In the Niger delta, rebels released the last three of their Western (one Briton, two American) hostages, after five weeks of captivity. None of the kidnappers demands were met, and they released the captives so that rebels could concentrate on more attacks on oil facilities. The rebels have managed to avoid army and navy patrols, and are considered a real threat to oil production in the oil region.
March 26, 2006: The first census in fifteen years is being met with hostility in many parts of the country. After the first week of counting, about half a dozen census workers have been killed, and many others attacked or intimidated. Many Nigerians are hostile to a census, because they fear it may cause their tribe or religion power. It is believed that there are between 140-160 million people in the country. Voting and distribution of oil profits are determined by census results. Both Christians and Moslems believe they are the majority.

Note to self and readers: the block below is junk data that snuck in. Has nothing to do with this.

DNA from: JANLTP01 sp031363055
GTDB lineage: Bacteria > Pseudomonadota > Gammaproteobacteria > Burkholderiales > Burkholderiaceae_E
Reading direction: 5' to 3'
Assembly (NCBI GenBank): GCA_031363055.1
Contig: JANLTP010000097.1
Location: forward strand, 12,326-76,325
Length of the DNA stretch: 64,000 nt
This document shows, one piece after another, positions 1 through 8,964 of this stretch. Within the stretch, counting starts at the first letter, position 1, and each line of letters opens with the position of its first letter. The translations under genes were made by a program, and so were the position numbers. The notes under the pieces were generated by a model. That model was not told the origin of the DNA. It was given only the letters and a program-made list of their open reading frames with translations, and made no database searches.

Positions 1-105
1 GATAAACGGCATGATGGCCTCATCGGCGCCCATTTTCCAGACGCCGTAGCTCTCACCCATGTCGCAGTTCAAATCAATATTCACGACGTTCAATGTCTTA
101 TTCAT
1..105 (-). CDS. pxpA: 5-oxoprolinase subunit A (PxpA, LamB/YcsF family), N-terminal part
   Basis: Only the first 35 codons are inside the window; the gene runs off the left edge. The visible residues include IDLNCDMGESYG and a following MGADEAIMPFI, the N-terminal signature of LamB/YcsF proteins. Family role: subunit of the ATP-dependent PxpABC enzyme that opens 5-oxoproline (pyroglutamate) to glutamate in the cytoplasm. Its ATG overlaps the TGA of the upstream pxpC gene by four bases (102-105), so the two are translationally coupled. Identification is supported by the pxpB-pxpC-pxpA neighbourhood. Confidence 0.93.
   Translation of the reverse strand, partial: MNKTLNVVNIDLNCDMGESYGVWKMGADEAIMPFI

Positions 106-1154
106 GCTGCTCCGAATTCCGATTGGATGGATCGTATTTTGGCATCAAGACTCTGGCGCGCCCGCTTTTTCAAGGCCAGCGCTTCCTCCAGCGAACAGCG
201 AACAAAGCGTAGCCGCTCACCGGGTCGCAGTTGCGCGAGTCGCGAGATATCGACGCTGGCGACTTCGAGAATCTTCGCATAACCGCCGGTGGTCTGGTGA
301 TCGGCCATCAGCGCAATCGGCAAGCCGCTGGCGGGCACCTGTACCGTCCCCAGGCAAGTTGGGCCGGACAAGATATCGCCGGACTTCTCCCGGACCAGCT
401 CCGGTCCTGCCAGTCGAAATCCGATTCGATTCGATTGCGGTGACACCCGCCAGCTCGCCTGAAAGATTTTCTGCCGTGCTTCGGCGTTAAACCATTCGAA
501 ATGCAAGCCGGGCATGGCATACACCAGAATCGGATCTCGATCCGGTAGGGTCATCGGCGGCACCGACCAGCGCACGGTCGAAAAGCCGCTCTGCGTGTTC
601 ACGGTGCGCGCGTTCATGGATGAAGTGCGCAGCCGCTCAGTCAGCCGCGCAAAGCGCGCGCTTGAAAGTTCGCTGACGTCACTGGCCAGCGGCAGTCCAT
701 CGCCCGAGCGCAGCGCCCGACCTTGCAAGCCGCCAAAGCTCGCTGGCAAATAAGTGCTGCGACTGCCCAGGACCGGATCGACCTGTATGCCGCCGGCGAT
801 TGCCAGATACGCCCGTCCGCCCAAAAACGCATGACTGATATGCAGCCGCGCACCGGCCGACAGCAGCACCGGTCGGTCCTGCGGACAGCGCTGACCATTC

March 25, 2006: Former Liberian warlord and dictator, Charles Taylor, who has been allowed sanctuary in Nigeria in 2003, will now be extradited to Liberia and charged with war crimes. Taylor lives in a government guest house, and is not closely guarded. It is feared he will flee. Taylor still has many supporters in Liberia, and could revive the civil war there.
March 24, 2006: In the Niger delta, soldiers clashed with rebels, leaving three soldiers dead. The army reported that three soldiers, and their boat, were missing. The rebels say they killed the troops and captured the boat.